At its heart, Windows 10, which will begin rolling out gradually as a free update, is a rescue mission. It’s an attempt to almost fully backpedal from its 2012 predecessor, Windows 8 (they are skipping 9), which was a radical effort to redefine the way Windows looked and worked. That experiment failed to win the hearts and wallets of consumers, and is estimated to have only about a 16 percent share of global PC users.
I’ve been using Windows 10 on VirtualBox on my MacBook Air at work for quite some time (we’re still standardized on Windows 7 in most areas), and have found it to be a satisfying update. For the few tasks I need Windows for, I probably could get by with 7 (heck, even XP), but I was curious to see what Microsoft’s latest and greatest is like. Undoing the last few years will be important for Microsoft, and I think Windows 10 is a step in the right direction.
The movie Live and Let Die opens in a rather ironic way: a MI6 agent sees a classic New Orleans funeral procession and asks a man standing on the street whose funeral it is. In a matter-of-fact way, the man replies “yours” and stabs in the agent. Obviously, it was a planned murder, but it would’ve seemed less foolish if the agent hadn’t asked a question he probably wouldn’t have liked the answer…
Apple announced financial results for its fiscal 2015 third quarter ending June 27, 2015. In the conference call, Apple posted quarterly revenue of $49.6 billion and quarterly net profit of $10.7 billion, or $1.85 per diluted share…
“I always wear a Daring Fireball shirt when I go to an Apple Store. It’s like playing on ‘Difficult’ instead of ‘Easy.'”
Bill Martens (via Stephen Hackett):
After 22 years, 2 months, 2 days and 2 hours since System 6.0.1 was released, this is a summary of the visible changes. There have been many bugs fixed and many features added that are not immediately visible–they will enable developers to create better future products. Be sure to also read the Shortcuts file on the SystemTools3 disk for more information.
The first computer I regularly used before getting a Macintosh SE was an Apple IIGS. In fact, the whole reason I got the used SE was that it came with an ImageWriter II that I could use with my IIGS. Although that particular computer has been in storage for about the last 15 years and I haven’t had a chance to test it, I was able to rediscover Eric Shepherd’s Sweet16 and recreate the experience on a MacBook Air. If you don’t know what an Apple IIGS is, I encourage you to familiarize yourself.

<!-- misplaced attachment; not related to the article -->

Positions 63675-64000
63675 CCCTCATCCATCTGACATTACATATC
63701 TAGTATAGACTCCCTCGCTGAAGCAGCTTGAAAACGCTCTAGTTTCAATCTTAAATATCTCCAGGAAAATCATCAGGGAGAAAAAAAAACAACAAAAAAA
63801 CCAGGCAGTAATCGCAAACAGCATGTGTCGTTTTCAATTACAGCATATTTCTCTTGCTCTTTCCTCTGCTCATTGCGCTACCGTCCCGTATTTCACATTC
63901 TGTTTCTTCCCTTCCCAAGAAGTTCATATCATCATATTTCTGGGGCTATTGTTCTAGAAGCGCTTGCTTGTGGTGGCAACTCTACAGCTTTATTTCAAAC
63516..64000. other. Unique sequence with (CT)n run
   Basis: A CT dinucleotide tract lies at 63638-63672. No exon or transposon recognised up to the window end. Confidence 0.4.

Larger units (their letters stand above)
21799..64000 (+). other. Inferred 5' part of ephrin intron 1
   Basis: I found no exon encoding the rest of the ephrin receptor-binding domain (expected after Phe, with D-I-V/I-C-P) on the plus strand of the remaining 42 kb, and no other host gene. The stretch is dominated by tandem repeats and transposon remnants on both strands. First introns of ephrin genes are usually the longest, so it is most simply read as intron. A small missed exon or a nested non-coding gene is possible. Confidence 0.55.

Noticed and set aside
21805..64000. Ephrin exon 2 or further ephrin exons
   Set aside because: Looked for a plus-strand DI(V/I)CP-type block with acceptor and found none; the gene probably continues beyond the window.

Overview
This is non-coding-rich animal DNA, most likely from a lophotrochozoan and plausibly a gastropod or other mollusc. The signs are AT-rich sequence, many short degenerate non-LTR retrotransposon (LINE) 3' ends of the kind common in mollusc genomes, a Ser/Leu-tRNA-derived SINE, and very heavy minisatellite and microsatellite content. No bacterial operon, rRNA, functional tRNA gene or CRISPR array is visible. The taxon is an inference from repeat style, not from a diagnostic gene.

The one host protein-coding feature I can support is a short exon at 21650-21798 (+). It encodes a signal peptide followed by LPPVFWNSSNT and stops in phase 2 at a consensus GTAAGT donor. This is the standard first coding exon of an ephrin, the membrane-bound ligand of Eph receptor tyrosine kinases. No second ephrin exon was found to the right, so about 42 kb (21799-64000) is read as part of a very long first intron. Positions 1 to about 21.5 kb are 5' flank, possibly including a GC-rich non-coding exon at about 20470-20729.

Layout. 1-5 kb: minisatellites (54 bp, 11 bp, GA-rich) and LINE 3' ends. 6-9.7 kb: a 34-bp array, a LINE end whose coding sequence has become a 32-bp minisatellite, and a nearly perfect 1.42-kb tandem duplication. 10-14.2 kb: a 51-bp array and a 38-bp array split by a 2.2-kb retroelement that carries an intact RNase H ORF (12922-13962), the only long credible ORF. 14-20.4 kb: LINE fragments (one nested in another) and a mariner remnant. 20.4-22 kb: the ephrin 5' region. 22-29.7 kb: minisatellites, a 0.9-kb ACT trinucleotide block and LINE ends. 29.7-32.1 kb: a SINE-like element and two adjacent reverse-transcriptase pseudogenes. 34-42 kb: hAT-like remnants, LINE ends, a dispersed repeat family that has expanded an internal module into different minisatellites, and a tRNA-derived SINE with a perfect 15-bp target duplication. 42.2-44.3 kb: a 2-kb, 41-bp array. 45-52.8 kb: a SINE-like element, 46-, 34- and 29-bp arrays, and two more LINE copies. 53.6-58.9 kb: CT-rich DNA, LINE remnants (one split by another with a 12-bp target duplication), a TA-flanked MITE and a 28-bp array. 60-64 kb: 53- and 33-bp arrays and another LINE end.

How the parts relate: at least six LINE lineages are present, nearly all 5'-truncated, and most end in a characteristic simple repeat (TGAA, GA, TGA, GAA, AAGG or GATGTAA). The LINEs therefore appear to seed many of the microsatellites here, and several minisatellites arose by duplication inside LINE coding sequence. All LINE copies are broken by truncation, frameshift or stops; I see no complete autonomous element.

Shalini Ramachandran and Joe Flint for The Wall Street Journal (via MG Siegler:
The company, majority owned by Walt Disney Co., has lost 3.2 million subscribers in a little over a year, according to Nielsen data, as people have “cut the cord” by dropping their cable-TV subscriptions or downgraded to cheaper, slimmed-down TV packages devoid of expensive sports channels like ESPN.
At the same time, the prices ESPN pays for the rights to show games are ballooning. Rivals including 21st Century Fox Inc.’s Fox Sports and Comcast Corp.’s NBC are aggressively pursuing sports properties to feed their own outlets, which is also driving up prices…
Although ESPN has added channels over the years (I remember when ESPN2 launched), the amount of non-event programming with talking heads has become mostly filler and they haven’t seemed to expand covering more sports, dumping those on ESPN3, their included-with-a-TV-subscription Internet channel. Mix in competitors getting the rights to things that previously went to ESPN by default, Millennials cutting the cord, and a reluctance to embrace the Internet fully and ESPN is in for some rough times ahead.
Apple has made betas for its two biggest operating systems available so you can take them for a spin and provide feedback before the official fall release. If you do use these, be aware that there could be bugs (Apple warns about 32-bit apps on El Capitan), and have a good backup of your data. I use Time Machine in general, but since I’ll probably want to continue backing up my data, I’m also creating an extra copy of my OS X Yosemite drive with the excellent SuperDuper.
After years of dedication to LaunchBar, I made the move to Spotlight a while back. It’s been about 5 months now, and I honestly am perfectly happy. That’s odd to say, because Spotlight was something I always wanted to strip out of OS X, but with Yosemite (and now El Capitan), Spotlight really has become a powerhouse.
I was going to write an entire article on this topic, but it never got past the initial planning stage. Although a bit more narrowly-focused, Brooks’s post exemplified what I was thinking anyway, so I had to link to it. Still, switching to some built-in tools makes sense as I’ve found my actual versus perceived needs change over time, too. Although Apple’s built-in tools are sometimes lacking, they’re more often than not “good enough” and you won’t have to worry about compatibility issues or if there is an iOS counterpart. Even if you have some great third-party tools, give the built-in ones a try every now and then for context, especially as Apple continues to iterate.